New research funded by the Southern Sustainable Agriculture Research and Education program and conducted at the University of Georgia shows that imidacloprid residue harms wild bees.
Lohitash Karumbaiah at work in his lab. (Photo by Dorothy Kozlowski/UGA) CAES News
Lohitash Karumbaiah at work in his lab. (Photo by Dorothy Kozlowski/UGA)
Brain Glue
At a cost of $38 billion a year, an estimated 5.3 million people are living with a permanent disability related to traumatic brain injury in the United States today, according to the Centers for Disease Control and Prevention. The physical, mental and financial toll of a TBI can be enormous, but new research from the University of Georgia provides promise. 
Members of the UGA Horticulture Club prepare for the cub’s spring rose sale. Each year, club members sell bouquets for Valentine’s Day to fundraise for club operations, trips and scholarships. (Photo taken in 2019) CAES News
Members of the UGA Horticulture Club prepare for the cub’s spring rose sale. Each year, club members sell bouquets for Valentine’s Day to fundraise for club operations, trips and scholarships. (Photo taken in 2019)
Horticulture Club Scholarship
Students in the University of Georgia’s Horticulture Club are growing more than plants. They’re also growing support for current and future Bulldogs.
The Peanut Innovation Lab has posted the second in a pair of animations giving farmers valuable advice on growing groundnut. This edition focuses on late-season information related to harvest and storage, and might be shown together with the first animation or separately. CAES News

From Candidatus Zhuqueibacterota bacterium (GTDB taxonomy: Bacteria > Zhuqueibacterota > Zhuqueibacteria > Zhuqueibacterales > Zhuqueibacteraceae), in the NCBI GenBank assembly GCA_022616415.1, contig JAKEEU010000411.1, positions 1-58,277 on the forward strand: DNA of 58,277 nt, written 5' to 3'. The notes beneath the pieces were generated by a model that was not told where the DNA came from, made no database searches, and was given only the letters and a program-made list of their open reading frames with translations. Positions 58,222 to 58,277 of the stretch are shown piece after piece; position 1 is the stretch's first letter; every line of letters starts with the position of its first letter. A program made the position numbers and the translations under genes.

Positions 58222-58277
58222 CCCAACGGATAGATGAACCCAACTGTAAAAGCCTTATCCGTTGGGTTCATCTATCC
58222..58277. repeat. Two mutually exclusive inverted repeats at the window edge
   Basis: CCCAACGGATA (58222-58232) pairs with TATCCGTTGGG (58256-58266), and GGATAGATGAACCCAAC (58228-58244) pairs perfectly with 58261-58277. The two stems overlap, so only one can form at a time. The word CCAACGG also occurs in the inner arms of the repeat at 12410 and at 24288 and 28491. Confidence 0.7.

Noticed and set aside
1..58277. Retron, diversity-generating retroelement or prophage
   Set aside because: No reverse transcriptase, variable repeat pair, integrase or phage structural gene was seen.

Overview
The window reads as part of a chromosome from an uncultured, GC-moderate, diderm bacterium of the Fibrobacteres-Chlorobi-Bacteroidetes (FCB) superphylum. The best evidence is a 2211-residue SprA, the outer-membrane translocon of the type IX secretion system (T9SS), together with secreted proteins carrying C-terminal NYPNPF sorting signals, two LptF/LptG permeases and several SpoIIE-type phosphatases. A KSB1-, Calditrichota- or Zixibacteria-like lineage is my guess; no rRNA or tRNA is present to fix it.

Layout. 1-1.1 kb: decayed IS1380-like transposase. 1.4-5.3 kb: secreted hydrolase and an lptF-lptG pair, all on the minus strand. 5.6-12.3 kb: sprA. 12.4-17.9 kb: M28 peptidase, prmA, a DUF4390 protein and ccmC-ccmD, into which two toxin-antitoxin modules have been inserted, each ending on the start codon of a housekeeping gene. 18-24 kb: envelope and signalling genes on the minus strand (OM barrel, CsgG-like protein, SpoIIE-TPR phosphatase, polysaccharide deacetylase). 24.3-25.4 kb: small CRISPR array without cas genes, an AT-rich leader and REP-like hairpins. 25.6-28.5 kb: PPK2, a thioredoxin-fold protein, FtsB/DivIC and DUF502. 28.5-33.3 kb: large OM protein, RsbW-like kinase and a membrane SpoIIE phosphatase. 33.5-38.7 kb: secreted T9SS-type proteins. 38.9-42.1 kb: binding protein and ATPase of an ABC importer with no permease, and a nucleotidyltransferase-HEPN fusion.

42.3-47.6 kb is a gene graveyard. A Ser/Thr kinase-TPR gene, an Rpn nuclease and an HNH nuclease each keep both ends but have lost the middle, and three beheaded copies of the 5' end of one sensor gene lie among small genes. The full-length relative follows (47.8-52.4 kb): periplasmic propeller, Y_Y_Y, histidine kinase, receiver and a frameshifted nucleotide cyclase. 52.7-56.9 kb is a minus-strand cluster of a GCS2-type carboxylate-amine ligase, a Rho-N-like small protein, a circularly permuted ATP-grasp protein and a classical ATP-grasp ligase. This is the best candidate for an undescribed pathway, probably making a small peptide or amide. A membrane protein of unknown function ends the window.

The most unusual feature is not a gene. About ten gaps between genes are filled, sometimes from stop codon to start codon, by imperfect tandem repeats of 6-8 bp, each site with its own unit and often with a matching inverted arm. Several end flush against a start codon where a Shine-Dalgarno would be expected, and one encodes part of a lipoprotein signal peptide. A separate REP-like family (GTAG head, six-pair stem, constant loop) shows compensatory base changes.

The Peanut Innovation Lab has posted the second in a pair of animations giving farmers valuable advice on growing groundnut. This edition focuses on late-season information related to harvest and storage, and might be shown together with the first animation or separately.
Groundnut animation
The Peanut Innovation Lab has posted the second in a pair of animations giving farmers valuable advice on growing groundnut. This edition focuses on late-season information related to harvest and storage, and might be shown together with the first animation or separately. The animations, produced by Scientific Animations Without Borders (SAWBO), relay to smallholder farmers proven methods to protect and improve yield. The message of the videos was shaped through interviews and surveys with partners in Africa to ensure that the information is prioritized to have the most impact.
Danielle Essandoh, a master’s student at Makerere University in Uganda, grew out 376 lines of plants derived from peanut ancestors and looked for resistance to modern diseases. The project, headed by Soraya Leal-Bertioli at the University of Georgia, could result in new varieties that allow African farmers to fight plant diseases that can decimate a crop. CAES News
Danielle Essandoh, a master’s student at Makerere University in Uganda, grew out 376 lines of plants derived from peanut ancestors and looked for resistance to modern diseases. The project, headed by Soraya Leal-Bertioli at the University of Georgia, could result in new varieties that allow African farmers to fight plant diseases that can decimate a crop.
Student Profile: Danielle Essandoh
Danielle Essandoh always liked plants, but as she prepares to defend her master’s thesis for a degree in plant breeding from Makerere University in Uganda, she sees how her love of plants grew into a passion for helping people. Specifically, the work could lead to improved varieties that can withstand two particular diseases that can destroy groundnut crops in eastern Africa – groundnut rosette disease and late leaf spot.